I’ll get to the regular blog later, but I just looked at Steve Strogatz’s article in the New York Times today. Click here to get it. Then go down to the movie near the end of the article (but before the comments). It will take you about nine minutes to watch the whole thing, and (since this came up in our discussion today) give you a better idea of the scale of the universe. Please note, the visible universe is more than 100 times larger than the last frame showing galaxies, and we observe galaxies that are 50 times farther away than that last frame.

If you prefer to go directly to the movie without reading the Strogatz article, click here instead (although you’ll miss an interesting article).

Speaking of astronomy, here’s an article about false discoveries, and how some astronomers ethically admit mistakes, and others do not. This sort of thing happens in any field that depends on statistics (and many that do not). If you are an aspiring statistician, you should be aware of the comment that Richard Feynman made, and which was quoted in this article: “The first principle is that you should not fool yourself, and you are the easiest person to fool.”

We started out by looking at the problem of estimating the time that the leading edge of a burst of neutrinos from a supernova would have arrived, from the arrival times of the neutrinos that were detected (about two dozen of them). We looked at a 90% frequentist confidence interval based on three data points, and discovered that the time could not be in that confidence interval, which did not include the earliest neutrino. Although this confidence interval was based on an unbiased estimator, it was not based on a sufficient statistic. We looked at a Bayesian credible interval, which is not only easier to compute than the confidence interval, but also manifestly does not have the problem that the confidence interval did.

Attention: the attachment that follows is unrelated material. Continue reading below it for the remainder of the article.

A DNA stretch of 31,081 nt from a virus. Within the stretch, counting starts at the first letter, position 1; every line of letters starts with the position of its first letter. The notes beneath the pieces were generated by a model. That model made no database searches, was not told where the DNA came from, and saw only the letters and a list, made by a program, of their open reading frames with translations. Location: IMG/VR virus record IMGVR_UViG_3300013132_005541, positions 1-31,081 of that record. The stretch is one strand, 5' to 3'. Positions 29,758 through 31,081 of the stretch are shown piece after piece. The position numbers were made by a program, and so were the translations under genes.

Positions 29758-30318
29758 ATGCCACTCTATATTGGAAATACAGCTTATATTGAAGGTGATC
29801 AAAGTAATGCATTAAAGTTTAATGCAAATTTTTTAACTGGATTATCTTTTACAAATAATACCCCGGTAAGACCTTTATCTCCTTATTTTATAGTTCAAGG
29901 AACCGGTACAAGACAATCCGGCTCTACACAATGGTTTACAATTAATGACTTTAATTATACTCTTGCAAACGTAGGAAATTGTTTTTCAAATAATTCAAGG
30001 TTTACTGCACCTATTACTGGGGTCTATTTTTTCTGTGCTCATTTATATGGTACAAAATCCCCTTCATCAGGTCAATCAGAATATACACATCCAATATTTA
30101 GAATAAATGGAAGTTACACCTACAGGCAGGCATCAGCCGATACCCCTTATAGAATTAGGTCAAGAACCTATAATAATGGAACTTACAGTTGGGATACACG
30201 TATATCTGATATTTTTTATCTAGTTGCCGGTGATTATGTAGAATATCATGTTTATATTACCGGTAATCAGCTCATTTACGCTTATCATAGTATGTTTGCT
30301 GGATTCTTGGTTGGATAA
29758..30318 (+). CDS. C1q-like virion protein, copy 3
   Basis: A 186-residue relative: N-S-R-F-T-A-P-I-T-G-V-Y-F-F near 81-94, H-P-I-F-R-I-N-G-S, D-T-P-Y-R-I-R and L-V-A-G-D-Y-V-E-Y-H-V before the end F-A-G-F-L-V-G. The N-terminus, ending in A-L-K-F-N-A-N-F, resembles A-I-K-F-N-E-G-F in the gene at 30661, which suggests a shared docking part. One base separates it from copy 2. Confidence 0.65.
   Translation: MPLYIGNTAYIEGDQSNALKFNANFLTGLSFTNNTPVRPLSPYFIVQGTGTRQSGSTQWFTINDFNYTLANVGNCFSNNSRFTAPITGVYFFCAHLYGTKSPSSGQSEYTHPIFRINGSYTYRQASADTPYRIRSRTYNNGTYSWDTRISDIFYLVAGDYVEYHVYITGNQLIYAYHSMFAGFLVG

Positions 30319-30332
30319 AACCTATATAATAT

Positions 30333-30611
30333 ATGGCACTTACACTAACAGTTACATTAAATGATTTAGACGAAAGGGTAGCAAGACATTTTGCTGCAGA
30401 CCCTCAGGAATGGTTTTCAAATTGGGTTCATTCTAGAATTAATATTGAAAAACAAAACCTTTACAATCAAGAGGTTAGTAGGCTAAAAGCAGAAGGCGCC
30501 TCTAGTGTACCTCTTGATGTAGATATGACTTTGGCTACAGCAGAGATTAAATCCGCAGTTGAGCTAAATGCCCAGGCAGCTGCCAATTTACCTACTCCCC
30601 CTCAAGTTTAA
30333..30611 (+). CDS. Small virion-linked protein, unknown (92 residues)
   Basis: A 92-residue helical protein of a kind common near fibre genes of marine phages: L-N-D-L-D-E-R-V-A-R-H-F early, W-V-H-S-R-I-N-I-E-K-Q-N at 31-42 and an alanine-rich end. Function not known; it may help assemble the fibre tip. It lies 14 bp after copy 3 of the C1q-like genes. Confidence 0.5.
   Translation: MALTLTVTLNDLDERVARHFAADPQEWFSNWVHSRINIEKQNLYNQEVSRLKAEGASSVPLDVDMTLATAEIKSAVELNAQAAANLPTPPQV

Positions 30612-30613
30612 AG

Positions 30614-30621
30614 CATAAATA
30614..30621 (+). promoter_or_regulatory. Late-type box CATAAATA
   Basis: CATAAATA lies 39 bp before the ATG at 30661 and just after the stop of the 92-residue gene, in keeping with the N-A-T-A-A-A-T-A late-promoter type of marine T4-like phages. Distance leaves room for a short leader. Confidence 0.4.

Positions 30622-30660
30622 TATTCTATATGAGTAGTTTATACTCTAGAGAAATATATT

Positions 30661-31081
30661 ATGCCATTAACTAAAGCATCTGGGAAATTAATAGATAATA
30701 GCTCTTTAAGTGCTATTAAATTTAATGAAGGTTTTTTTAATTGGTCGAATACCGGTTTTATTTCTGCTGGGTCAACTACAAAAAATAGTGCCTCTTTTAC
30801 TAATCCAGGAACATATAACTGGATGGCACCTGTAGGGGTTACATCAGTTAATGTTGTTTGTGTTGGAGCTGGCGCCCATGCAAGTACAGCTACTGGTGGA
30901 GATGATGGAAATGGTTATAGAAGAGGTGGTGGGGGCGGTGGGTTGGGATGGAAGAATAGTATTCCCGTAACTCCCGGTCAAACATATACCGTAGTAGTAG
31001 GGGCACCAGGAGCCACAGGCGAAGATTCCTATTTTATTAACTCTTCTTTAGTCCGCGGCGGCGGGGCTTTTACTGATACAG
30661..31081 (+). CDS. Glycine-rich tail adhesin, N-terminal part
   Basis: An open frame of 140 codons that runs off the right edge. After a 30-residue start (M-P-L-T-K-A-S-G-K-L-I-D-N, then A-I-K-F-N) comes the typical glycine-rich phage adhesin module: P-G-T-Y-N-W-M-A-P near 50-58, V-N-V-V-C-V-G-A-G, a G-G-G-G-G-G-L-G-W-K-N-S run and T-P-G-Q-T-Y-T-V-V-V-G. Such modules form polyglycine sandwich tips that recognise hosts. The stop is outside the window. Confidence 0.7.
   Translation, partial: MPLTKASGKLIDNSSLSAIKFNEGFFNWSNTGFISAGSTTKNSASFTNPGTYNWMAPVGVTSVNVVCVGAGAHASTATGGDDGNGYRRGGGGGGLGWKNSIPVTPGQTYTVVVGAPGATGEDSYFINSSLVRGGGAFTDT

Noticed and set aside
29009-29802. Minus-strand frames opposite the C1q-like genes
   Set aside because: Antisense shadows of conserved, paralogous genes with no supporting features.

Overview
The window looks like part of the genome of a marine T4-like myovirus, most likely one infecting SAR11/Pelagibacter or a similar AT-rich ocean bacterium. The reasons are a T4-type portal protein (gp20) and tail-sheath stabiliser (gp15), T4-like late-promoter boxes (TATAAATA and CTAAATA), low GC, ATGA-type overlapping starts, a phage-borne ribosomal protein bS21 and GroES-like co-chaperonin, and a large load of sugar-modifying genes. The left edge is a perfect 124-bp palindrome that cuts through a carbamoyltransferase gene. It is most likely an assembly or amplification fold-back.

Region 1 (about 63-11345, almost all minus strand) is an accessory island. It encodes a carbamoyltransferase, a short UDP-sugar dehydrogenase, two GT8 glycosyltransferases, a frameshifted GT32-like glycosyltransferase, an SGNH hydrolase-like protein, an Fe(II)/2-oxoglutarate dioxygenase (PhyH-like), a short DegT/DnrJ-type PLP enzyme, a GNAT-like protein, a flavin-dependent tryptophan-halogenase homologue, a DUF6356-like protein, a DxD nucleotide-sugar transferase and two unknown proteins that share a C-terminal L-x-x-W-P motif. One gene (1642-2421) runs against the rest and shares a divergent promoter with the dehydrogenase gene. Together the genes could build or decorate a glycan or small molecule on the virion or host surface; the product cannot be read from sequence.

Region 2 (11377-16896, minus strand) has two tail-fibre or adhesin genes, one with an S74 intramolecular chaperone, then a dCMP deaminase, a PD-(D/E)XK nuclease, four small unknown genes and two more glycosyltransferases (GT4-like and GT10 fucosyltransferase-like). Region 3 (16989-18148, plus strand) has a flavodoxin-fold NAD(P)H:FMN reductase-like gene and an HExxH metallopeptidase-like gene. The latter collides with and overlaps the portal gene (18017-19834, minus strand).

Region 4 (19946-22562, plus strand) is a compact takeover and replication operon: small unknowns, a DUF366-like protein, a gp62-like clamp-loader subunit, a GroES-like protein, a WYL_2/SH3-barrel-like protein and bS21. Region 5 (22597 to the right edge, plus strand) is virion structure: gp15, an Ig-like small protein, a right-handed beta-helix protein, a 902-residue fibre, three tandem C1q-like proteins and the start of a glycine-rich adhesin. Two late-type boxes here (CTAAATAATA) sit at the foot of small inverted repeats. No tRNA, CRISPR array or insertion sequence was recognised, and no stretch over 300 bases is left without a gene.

We then turned to estimation based on the normal distribution. The take-away is as follows: When not estimating the standard deviation of the errors on the data, the posterior on is normal, but when estimating , the posterior is a t distribution, with a number of degrees of freedom equal to the number of data points minus the number of parameters being estimated. We saw that centered variables simplified the solution of basic linear regression of a straight line with slope and intercept by producing a posterior distribution in which the parameters are independent.

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This entry was posted on October 16, 2012 at 11:12 pm and is filed under STAT 330. You can follow any responses to this entry through the RSS 2.0 feed.
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October 16, 2012 at 11:29 pm |

Wow that was an amazing video. I liked the first part about the space but the one about the man’s hands were kind of creepy 🙂 You never know who is watching….

One thing I noticed while I was watching both parts, that they had similarities and my brain was tricked in a fraction of a second and couldn’t tell whether I was watching space or the man’s hand.

I was actually wondering today, as you were discussing the light year example, what would you see if you can see that much in time. I need to watch this video a few more times and perhaps I will notice more things. For now, I am good with the one time watching and my head spinning alright 🙂

Thanks again for sharing!

-Ahmed

October 17, 2012 at 11:56 pm |

Hey guys,

I found an applet that simulates the MH sampling algorithm. It is really very interesting and I think will help us to visualize things from a more interactive point of view than just static pictures. You will need to have the Java plugin installed on your browser to see it. I hope you find it useful:

http://www.lbreyer.com/classic.html

-Ahmed

October 18, 2012 at 12:09 am |

Thank you, Ahmed. This looks very interesting and I am glad you found it. There are many methods illustrated here, and we don’t have time to explore most of them, so I hope that using this applet will help all of you understand the many approaches to MCMC that are available, and choose the one that best solves your problem.

October 19, 2012 at 12:17 am |

I saw that Nate Silver was on The Daily Show last night and since we have mentioned him a few times in class, I thought I’d share a link. He talks about how the campaigns are using polls and statistics.

http://www.thedailyshow.com/watch/wed-october-17-2012/exclusive—nate-silver-extended-interview-pt–1